This is a friendly warning that your web-browser does not currently protecting your privacy and/or security as well as you might want. Click on this message to see more information about the issue(s) that were detected. January 15th, 2019 Reg­Exp­Fuzzer3 for sale

Reg­Exp­Fuzzer3 for sale

I am selling the source code for another of my private Regular Expression fuzzers. This is a much more advanced fuzzer then the previous one I put up for sale. It is also implemented in Python and can be used to generated random valid(-ish) regular expression strings in 6 different formats. It is designed to be easily extensible in case you want to add more formats or add missing features to the existing code. I've included Python scripts that use it to generate tests for fuzzing the regular expression engines in Perl, Ruby, Python, ECMAScript, JScript and VBScript.

This fuzzer is designed to allow generation of regular expressions that adhere to various different syntaxes. It is modular and easy to adjust and extend if you want to add a new syntax or create a variant of an existing syntax. It is perfect if you want to do some serious fuzzing of regular expression engines.

Where to get

You can buy a license for the non-exclusive use of this fuzzer for as little as 250€ at Simply create an account on the site, select the Reg­Exp­Fuzzer3 license, and pay on-line with a creditcard or request an invoice to pay through direct bank transfer.

Once you have paid for the license, you can download the source in a .zip file from a link in the license details. this download contains the main Python class and the four Python scripts described below.

Please read the full license before downloading the fuzzer source.

The fuzzer

The core fuzzer code is built around the main c­Reg­Exp­Fuzzer3 class. Various features of the regular expression syntax are implemented in separate classes. Only the c­Reg­Exp­Fuzzer3 class is meant to be instanciated directly; the rest are helper classes that are instantiated by c­Reg­Exp­Fuzzer3. Here's a list of all relevant files:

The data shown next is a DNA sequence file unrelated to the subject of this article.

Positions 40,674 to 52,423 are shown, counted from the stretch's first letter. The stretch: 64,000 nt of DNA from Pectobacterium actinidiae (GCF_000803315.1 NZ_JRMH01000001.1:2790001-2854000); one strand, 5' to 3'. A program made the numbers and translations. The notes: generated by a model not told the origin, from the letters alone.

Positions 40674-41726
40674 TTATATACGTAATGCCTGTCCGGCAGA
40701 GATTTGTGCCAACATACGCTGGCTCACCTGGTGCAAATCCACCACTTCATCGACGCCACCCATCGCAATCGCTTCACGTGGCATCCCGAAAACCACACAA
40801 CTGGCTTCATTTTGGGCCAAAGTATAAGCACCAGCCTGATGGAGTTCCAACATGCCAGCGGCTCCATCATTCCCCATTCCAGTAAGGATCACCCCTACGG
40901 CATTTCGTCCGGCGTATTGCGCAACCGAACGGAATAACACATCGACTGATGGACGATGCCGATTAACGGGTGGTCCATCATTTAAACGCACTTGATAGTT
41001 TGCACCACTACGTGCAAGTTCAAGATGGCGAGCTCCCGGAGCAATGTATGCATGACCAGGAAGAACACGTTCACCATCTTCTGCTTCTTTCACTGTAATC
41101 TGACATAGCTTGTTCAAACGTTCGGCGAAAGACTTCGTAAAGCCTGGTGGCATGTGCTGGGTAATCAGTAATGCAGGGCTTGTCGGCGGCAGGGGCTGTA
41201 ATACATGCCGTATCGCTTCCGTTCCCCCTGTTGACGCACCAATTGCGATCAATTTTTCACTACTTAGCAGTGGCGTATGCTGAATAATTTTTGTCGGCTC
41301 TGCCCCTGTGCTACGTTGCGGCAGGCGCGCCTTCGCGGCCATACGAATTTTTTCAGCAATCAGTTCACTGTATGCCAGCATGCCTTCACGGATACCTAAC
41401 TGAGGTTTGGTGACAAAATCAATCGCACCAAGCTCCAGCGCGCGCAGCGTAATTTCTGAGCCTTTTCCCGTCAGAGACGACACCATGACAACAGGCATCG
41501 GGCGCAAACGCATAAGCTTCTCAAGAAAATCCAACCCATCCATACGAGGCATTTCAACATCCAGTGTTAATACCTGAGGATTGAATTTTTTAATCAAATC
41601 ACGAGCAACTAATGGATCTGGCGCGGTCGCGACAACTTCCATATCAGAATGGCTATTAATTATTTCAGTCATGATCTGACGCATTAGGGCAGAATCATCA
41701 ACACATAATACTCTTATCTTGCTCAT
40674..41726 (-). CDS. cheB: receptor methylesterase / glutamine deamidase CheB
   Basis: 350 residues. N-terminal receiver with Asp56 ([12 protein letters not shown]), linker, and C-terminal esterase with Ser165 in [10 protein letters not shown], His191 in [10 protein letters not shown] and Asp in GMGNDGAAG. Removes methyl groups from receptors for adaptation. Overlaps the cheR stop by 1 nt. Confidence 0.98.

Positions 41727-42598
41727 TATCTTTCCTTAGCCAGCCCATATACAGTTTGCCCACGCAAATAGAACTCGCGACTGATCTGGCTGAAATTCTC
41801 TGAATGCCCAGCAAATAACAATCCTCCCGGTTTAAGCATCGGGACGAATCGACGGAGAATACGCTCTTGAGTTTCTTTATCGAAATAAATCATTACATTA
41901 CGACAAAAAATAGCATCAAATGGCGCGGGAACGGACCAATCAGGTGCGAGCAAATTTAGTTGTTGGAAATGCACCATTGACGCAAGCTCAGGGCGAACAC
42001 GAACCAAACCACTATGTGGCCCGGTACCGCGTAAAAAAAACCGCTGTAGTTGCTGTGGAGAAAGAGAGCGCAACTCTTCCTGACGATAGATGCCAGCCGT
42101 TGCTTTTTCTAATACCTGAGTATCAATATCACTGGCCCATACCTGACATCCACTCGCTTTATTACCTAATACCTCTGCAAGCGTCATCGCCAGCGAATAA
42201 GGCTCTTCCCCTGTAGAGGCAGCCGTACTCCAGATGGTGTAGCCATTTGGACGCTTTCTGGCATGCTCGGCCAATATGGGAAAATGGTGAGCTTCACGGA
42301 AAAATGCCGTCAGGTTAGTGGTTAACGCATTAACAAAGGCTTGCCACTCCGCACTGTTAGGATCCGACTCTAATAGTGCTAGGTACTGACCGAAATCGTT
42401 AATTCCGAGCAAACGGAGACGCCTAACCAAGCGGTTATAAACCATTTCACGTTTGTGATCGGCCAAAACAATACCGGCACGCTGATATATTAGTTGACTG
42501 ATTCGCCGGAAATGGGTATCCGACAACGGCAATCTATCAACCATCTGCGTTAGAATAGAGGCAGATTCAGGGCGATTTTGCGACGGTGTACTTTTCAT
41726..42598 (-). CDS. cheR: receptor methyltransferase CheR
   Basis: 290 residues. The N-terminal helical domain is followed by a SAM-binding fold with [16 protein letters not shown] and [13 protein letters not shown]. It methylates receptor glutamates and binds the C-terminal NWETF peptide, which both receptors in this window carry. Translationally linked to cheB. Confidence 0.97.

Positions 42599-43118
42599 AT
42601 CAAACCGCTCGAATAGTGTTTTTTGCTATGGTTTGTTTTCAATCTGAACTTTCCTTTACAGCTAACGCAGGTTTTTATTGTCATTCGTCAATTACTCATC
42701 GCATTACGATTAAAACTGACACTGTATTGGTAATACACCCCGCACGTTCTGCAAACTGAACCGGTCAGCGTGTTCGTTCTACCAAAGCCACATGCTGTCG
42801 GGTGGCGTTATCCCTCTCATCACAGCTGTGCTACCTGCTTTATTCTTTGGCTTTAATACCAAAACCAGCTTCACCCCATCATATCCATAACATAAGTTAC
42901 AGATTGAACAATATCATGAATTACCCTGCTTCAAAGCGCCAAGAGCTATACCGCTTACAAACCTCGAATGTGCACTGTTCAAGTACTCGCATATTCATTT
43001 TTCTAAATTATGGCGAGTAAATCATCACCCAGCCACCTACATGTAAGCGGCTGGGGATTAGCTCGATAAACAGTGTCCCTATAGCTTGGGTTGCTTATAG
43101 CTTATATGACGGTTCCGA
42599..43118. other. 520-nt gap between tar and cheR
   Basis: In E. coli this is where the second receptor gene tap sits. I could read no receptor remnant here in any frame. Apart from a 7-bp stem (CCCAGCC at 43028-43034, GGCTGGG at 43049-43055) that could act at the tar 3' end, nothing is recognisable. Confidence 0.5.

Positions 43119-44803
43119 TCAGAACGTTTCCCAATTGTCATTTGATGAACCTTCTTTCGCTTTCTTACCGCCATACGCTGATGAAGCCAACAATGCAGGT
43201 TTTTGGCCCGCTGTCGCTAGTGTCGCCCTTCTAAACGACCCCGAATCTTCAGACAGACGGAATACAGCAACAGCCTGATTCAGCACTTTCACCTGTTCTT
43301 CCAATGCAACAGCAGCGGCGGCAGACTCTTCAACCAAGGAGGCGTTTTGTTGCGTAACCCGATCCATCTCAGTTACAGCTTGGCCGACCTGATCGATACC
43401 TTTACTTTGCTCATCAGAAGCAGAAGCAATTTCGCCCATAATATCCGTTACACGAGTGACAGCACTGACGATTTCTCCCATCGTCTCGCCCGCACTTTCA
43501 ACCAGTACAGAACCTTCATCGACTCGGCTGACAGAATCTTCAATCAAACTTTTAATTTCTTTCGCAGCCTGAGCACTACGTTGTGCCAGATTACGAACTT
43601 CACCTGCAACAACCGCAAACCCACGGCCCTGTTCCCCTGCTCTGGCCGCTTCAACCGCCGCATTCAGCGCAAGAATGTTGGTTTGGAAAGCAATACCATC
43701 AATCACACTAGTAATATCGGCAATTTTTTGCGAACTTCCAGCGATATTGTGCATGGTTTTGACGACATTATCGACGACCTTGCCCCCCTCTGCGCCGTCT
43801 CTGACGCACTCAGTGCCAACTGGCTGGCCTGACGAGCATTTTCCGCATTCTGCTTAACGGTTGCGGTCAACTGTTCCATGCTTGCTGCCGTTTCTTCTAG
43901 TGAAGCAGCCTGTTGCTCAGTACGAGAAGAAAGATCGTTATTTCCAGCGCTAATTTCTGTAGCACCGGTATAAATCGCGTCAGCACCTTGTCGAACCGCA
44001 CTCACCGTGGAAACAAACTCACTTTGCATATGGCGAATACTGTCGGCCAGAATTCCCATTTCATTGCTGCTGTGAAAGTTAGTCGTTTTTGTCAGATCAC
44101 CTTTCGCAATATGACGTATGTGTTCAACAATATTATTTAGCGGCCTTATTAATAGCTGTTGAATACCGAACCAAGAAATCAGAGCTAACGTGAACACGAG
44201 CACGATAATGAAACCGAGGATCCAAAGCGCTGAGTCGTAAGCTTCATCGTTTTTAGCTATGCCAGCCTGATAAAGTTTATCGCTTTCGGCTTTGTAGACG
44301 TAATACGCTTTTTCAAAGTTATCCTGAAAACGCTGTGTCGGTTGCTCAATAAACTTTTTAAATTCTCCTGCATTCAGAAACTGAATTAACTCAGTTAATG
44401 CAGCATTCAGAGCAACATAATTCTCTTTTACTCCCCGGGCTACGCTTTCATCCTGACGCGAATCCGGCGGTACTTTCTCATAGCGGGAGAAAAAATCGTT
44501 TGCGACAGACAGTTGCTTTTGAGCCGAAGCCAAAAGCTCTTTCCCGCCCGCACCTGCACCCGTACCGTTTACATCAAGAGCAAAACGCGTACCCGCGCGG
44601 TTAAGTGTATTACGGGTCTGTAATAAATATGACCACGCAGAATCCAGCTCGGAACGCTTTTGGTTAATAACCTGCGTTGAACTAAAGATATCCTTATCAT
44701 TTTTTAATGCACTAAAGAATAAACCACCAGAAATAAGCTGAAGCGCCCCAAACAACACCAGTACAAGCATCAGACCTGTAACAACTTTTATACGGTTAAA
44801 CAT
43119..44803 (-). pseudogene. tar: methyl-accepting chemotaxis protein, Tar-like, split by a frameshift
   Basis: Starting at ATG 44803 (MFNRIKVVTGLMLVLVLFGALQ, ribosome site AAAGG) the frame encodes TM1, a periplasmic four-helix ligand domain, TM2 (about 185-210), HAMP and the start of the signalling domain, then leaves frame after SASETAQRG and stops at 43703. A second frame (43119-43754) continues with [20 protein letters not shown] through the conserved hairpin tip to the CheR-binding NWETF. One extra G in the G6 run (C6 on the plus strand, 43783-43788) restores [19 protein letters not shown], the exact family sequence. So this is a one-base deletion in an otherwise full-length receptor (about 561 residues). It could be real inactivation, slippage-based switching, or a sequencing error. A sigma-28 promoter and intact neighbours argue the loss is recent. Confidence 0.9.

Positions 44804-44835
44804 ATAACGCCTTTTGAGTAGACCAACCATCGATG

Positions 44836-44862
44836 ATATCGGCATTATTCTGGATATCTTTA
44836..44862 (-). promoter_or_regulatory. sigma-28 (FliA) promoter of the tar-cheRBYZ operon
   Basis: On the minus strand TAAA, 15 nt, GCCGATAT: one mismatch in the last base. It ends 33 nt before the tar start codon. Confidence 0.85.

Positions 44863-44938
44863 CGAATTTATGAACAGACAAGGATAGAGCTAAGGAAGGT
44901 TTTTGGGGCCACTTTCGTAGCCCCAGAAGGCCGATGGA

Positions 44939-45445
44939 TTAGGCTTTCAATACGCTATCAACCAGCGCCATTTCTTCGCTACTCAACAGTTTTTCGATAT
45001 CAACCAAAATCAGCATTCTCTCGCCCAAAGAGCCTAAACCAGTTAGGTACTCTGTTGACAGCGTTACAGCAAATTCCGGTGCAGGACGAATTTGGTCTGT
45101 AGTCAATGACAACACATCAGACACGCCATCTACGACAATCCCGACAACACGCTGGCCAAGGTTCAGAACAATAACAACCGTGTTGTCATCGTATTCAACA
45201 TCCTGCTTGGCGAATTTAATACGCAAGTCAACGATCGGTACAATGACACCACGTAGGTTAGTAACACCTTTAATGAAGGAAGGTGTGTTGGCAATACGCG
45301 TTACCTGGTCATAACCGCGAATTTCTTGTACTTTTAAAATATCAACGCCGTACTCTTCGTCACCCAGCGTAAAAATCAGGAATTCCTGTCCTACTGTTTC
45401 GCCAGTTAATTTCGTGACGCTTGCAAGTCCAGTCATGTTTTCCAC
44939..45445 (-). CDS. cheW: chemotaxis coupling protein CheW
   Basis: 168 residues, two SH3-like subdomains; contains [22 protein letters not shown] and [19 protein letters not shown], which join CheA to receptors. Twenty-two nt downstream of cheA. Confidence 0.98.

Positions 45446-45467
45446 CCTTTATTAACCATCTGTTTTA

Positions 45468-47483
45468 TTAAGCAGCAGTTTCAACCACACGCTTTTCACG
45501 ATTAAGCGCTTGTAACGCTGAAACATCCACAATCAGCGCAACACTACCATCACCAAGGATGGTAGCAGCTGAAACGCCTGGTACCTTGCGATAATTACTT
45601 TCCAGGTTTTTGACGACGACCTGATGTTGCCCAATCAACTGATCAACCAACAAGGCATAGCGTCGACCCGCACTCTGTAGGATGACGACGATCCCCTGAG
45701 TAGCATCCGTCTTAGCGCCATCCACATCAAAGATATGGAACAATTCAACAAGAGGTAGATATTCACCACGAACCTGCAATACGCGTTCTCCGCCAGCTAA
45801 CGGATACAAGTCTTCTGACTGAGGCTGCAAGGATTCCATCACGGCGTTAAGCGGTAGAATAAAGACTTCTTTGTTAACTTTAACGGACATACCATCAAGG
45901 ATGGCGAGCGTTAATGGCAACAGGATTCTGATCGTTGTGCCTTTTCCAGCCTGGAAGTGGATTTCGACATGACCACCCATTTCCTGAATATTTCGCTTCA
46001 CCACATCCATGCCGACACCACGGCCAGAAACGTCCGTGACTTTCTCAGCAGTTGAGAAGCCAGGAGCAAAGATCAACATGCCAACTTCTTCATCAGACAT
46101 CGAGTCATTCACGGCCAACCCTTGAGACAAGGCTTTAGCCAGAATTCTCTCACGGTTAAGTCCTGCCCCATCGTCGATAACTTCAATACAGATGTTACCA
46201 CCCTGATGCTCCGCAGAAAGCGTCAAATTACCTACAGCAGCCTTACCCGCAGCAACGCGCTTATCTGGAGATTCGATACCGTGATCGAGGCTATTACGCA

• c­Reg­Exp­ - The main class
  • c­Reg­Exp­ - Implements "anchors": ^, $, \b, ...
  • c­Reg­Exp­Branch­ - Implements "branch resets": (?|...)
  • c­Reg­Exp­Character­ - Implements "character classes": \d, \w, \s, ...
  • c­Reg­Exp­ - Implements "comments": (?# comment)
  • c­Reg­Exp­Flags­ - Implements "flags modifiers": (?flags) and (?flags:...)
  • c­Reg­Exp­ - Implements "groups": (...) and (?...)
  • c­Reg­Exp­Look­Around­ - Implements "look ahead/behind": (?=...), (?<=...), ...
  • c­Reg­Exp­Sub­ - Implements sub-expressions: (?>...)
  • c­Reg­Exp­ - Implements flags: /.../gmi

When you instantiate c­Reg­Exp­Fuzzer3, you can tell it which syntax you want to use. You can then call the fs­Get­Pattern(u­Length) method of the created object to generate a regular expression string of approximately u­Length bytes. You can also call the fs­Get­Flags(u­Length, [b­Used­In­Replace]) method to generate a string of valid flags of approximately u­Length bytes. b­Used­In­Replace is used to indicate that the flags will be used with a regular expression in a string replace operation; this can enable/disable specific flags depending on the syntax in use.